Introducing the Semantic Name Service



One approach that has been suggested is that of a Semantic Name Service. The Domain Name Service is the component of the Internet that translates human-friendly system names such as www.ebizq.net into router-friendly protocol addresses such as 69.20.70.239. It is globally available, and it is supported by its users with a minimum of central co-ordination or control, which makes it extremely flexible. The Semantic Name Service would translate between the different terms used by different groups of people and their computer applications, and it should be equally available and flexible.

With such a service, systems that need to communicate can resolve their differences of vocabulary. The two order-processing systems mentioned earlier could find out that they mean the same thing by “quantity ordered” and “number ordered”, and that they mean different things by “delivery date”.

Just as Internet domain owners add details of their systems to the Internet DNS, business domain owners in each organization would add details of their business terms to the Semantic Name Service. Those terms would then be available to other business domains within the organization and in other organizations. The process of mapping between their vocabularies would be massively simplified. And, as with the Internet DNS, much of the hardware and software that implemented the Semantic Name Service would be owned and managed by its users.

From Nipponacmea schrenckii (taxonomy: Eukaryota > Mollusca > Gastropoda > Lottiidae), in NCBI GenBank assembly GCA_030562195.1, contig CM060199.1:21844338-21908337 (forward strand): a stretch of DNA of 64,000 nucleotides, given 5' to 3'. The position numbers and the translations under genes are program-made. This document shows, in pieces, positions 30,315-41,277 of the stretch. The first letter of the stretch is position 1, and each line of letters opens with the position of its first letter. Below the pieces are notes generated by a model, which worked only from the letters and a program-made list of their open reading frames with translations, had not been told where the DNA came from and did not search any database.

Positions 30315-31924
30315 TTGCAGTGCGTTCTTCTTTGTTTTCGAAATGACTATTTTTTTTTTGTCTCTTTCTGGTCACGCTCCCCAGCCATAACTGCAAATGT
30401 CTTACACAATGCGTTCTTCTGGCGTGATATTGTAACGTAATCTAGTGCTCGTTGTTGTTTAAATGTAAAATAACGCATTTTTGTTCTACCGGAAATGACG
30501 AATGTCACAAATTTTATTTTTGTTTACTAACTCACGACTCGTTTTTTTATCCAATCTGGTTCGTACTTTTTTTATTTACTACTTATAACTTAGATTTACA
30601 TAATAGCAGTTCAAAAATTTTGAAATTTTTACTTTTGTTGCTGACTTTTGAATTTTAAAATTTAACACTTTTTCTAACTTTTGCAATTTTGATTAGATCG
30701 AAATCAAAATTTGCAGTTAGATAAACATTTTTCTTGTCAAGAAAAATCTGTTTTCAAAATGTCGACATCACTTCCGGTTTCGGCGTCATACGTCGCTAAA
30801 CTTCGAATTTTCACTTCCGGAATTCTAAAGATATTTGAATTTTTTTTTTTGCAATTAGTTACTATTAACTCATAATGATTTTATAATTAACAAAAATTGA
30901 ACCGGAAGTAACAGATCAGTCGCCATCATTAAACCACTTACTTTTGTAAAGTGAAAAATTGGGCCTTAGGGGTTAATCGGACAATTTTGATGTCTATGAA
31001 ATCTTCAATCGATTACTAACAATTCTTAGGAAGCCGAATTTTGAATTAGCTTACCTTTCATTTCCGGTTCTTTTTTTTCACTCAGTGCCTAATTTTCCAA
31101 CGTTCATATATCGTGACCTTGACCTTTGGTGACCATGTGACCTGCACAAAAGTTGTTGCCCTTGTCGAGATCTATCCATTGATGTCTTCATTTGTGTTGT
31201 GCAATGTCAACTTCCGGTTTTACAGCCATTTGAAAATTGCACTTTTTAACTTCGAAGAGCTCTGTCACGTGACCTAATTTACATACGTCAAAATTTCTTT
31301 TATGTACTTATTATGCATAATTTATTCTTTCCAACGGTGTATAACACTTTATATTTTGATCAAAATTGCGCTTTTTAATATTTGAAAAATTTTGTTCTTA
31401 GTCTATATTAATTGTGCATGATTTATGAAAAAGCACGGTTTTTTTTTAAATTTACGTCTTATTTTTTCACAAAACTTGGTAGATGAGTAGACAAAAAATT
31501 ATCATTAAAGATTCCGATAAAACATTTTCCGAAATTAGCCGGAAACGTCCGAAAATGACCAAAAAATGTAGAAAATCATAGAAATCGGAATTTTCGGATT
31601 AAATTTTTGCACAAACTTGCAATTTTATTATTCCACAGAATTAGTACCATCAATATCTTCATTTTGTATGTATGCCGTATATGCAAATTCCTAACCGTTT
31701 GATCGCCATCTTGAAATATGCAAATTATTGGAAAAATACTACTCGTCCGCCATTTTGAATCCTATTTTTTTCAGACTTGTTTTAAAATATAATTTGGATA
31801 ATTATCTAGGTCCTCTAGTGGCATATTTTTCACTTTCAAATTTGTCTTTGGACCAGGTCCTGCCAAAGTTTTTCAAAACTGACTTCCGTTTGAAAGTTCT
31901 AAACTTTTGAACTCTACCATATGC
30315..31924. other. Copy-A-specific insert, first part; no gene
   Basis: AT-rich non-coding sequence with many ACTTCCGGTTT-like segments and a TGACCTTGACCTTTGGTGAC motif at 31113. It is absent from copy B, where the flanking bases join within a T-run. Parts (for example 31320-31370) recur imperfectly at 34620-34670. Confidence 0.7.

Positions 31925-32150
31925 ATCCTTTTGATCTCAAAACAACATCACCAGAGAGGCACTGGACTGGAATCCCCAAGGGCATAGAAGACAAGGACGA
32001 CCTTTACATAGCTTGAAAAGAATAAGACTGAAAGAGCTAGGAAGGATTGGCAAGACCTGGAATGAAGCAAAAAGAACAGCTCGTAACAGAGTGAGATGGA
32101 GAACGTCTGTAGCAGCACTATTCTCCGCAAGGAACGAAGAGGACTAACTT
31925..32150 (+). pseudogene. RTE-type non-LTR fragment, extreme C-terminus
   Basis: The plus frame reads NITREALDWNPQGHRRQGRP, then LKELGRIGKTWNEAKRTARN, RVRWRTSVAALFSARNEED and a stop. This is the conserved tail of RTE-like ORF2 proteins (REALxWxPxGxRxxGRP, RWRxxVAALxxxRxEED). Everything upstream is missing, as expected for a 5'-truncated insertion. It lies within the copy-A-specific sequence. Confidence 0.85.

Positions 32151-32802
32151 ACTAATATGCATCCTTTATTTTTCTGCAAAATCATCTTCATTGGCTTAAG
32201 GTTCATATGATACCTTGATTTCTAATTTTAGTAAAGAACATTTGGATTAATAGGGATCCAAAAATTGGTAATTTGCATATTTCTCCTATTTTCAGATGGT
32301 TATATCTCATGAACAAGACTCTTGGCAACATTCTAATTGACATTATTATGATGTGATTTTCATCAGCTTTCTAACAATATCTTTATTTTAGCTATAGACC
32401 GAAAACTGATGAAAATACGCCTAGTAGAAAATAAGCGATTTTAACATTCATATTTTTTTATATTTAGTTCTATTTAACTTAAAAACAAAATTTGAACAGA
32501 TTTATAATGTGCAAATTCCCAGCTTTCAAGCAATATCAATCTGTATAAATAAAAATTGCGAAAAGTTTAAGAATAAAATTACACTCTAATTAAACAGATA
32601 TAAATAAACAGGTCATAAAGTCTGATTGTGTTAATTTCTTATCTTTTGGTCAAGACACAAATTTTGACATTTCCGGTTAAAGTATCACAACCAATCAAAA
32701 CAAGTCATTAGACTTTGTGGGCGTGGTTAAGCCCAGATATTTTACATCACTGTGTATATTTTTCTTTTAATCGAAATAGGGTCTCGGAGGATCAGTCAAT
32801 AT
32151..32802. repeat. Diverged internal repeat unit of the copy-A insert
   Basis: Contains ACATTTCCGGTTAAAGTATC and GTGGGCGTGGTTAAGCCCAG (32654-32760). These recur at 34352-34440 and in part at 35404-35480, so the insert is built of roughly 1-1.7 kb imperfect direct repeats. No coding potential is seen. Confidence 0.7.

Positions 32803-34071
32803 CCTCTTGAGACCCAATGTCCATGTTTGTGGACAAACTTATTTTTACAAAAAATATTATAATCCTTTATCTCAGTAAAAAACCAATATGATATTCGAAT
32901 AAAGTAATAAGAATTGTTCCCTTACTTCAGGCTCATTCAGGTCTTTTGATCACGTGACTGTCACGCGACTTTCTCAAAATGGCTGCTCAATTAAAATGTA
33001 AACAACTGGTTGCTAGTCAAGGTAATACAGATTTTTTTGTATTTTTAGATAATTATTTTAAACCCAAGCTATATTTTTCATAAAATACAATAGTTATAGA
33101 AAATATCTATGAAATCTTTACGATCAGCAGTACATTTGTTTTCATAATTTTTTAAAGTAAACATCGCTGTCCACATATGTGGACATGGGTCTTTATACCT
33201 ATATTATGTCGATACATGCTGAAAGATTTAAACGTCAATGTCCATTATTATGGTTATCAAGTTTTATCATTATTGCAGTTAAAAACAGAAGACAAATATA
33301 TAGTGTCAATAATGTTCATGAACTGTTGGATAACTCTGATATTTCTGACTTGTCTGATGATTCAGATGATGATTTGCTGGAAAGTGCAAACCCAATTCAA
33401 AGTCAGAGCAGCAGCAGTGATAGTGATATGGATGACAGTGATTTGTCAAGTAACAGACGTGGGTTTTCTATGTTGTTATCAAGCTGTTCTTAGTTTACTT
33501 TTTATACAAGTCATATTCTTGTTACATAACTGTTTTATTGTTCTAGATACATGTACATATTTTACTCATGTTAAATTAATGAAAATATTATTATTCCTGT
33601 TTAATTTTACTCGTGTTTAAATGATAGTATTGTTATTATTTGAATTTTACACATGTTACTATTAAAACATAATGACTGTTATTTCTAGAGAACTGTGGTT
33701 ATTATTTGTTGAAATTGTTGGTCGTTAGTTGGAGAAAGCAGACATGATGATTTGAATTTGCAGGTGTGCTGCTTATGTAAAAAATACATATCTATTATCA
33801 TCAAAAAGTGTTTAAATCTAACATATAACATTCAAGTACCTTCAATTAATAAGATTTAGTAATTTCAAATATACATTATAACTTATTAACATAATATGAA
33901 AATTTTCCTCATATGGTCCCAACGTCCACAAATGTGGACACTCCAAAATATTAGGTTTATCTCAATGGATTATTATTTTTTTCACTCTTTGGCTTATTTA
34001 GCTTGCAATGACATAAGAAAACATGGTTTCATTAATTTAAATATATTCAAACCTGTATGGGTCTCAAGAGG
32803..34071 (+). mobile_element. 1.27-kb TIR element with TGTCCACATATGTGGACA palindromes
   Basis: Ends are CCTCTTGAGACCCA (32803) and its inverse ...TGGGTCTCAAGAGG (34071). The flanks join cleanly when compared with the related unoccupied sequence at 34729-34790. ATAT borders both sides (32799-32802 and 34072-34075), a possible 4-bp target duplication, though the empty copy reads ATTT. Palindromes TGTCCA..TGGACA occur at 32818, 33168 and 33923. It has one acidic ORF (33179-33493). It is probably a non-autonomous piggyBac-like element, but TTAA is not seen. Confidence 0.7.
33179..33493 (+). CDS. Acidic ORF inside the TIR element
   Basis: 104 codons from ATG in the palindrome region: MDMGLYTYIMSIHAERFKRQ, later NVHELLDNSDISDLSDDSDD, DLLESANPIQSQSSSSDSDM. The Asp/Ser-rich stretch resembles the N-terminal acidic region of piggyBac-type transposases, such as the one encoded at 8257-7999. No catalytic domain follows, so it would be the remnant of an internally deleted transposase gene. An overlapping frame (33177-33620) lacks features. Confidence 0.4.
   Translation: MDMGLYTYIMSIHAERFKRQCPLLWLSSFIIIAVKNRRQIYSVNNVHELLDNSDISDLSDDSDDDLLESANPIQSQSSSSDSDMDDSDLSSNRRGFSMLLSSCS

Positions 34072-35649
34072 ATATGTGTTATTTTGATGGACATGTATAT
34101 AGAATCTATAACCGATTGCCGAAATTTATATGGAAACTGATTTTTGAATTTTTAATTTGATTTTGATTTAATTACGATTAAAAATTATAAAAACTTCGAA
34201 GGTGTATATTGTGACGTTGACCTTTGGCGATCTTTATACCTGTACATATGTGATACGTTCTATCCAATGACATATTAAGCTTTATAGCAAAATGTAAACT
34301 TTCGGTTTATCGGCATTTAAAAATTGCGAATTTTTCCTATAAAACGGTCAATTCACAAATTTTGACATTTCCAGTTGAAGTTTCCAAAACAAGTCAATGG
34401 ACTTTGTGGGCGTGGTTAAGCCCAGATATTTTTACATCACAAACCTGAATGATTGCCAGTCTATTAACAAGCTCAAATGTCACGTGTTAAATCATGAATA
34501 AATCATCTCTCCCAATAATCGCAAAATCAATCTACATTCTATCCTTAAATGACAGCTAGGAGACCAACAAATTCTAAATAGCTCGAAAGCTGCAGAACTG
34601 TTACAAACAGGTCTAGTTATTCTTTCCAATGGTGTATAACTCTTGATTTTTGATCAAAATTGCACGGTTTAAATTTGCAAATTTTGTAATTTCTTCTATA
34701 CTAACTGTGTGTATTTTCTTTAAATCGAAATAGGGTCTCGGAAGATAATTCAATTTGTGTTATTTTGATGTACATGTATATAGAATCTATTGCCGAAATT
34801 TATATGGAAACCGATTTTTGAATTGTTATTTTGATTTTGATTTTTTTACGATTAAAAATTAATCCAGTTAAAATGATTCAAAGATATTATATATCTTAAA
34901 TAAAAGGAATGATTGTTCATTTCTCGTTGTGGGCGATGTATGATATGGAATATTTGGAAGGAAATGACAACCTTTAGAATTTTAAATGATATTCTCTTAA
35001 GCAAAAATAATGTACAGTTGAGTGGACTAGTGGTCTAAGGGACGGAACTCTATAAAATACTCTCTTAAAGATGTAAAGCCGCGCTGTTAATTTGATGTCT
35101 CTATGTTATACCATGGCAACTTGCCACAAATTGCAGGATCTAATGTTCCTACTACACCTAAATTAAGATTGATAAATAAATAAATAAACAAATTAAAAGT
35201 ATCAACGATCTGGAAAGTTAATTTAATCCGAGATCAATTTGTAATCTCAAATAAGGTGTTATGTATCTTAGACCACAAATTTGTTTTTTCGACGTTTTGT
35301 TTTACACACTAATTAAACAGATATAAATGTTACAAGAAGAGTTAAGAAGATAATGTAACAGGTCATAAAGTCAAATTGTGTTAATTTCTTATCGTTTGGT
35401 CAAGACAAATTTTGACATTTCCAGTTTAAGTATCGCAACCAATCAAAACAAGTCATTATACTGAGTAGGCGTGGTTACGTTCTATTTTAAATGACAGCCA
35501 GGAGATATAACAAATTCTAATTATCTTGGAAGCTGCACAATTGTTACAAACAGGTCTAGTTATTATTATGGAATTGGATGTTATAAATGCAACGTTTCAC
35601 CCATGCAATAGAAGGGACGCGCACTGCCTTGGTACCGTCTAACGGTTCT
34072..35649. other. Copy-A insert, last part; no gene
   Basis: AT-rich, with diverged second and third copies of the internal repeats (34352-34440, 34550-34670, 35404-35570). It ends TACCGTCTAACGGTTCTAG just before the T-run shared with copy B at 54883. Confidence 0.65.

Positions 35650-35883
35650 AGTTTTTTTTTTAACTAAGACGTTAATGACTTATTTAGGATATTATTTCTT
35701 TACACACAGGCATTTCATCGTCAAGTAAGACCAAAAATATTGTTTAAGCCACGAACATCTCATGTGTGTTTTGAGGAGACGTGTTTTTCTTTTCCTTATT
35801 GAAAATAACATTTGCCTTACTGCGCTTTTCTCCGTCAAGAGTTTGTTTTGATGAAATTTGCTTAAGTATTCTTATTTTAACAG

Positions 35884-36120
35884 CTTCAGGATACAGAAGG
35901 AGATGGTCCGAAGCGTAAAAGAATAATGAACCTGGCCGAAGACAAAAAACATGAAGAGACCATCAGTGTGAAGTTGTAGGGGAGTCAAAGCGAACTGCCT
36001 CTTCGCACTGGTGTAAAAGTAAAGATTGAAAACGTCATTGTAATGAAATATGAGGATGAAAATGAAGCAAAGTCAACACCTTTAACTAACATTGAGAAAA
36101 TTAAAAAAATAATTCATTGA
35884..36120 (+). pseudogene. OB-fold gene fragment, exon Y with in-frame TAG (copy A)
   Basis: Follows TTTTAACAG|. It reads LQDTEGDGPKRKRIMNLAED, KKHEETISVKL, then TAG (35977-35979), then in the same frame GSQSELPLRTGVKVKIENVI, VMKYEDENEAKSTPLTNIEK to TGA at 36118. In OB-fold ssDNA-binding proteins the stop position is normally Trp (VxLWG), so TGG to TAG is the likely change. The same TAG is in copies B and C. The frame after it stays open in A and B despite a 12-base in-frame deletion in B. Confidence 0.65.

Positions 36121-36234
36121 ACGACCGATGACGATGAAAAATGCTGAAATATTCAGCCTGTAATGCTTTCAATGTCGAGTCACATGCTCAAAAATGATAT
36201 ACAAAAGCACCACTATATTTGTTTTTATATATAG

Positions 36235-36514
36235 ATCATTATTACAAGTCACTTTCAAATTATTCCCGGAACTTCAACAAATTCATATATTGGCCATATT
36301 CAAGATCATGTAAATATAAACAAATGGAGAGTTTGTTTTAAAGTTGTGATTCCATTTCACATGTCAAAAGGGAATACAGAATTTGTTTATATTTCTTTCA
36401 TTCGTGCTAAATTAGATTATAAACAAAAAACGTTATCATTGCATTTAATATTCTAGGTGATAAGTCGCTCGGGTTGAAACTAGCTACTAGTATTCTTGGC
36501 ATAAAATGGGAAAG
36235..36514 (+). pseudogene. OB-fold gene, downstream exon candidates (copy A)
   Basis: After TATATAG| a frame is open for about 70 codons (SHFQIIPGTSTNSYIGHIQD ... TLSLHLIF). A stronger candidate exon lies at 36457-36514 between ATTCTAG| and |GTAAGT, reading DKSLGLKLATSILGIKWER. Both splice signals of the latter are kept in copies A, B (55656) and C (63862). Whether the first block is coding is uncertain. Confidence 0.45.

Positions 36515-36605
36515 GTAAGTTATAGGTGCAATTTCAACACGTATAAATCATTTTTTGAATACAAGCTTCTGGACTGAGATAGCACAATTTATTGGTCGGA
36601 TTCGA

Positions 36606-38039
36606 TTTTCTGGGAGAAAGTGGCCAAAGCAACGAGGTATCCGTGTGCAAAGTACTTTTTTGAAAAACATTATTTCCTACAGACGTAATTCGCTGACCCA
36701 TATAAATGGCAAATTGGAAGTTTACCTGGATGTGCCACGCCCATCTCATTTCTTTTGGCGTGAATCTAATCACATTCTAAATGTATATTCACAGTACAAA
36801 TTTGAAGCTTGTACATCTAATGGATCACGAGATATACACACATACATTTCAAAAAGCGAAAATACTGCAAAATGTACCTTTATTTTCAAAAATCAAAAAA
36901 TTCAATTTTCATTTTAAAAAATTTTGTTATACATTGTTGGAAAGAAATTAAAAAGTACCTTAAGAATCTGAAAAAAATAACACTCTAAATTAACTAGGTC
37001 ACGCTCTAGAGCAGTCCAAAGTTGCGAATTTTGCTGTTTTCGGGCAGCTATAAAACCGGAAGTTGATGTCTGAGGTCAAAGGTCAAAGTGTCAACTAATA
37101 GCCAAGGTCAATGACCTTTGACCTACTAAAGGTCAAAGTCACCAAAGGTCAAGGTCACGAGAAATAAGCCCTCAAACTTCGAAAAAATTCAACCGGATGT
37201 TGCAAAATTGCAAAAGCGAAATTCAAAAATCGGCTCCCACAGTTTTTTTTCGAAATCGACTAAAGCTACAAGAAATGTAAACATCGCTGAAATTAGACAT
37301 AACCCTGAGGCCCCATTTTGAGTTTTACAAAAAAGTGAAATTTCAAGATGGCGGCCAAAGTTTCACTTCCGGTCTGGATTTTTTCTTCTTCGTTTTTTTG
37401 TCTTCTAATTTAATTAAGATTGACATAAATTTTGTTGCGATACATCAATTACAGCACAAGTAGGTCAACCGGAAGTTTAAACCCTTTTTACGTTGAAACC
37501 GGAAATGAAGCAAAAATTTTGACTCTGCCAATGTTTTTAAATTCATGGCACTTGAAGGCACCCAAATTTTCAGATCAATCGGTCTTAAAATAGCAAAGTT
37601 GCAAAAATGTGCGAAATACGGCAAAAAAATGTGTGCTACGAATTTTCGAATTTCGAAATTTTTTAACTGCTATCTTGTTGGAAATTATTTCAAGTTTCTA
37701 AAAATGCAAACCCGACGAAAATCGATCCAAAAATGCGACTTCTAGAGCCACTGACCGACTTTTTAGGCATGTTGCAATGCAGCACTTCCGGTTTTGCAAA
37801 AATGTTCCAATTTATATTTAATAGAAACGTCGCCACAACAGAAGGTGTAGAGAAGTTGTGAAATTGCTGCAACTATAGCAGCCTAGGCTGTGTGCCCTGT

But, can such a service work?

Central Index Wanted

The Semantic Web can record definitions of terms and how they relate to each other. It can accommodate different vocabularies – even inconsistent ones. As Tim Berners-Lee says, a critical part of the Semantic Web is the way different communities of practice develop independently, bottom up, and then can connect link by link, like patches sewn together at the edges.

However, the Semantic Web does not provide a service that enables the correspondence between any two vocabularies to be established. If someone has described a correspondence then the description can be retrieved. But there are a huge number of vocabularies, and only a few of the many potential correspondences between pairs of them will ever be documented. What is needed is a central index that classifies all the vocabularies and enables them to be related to each other.

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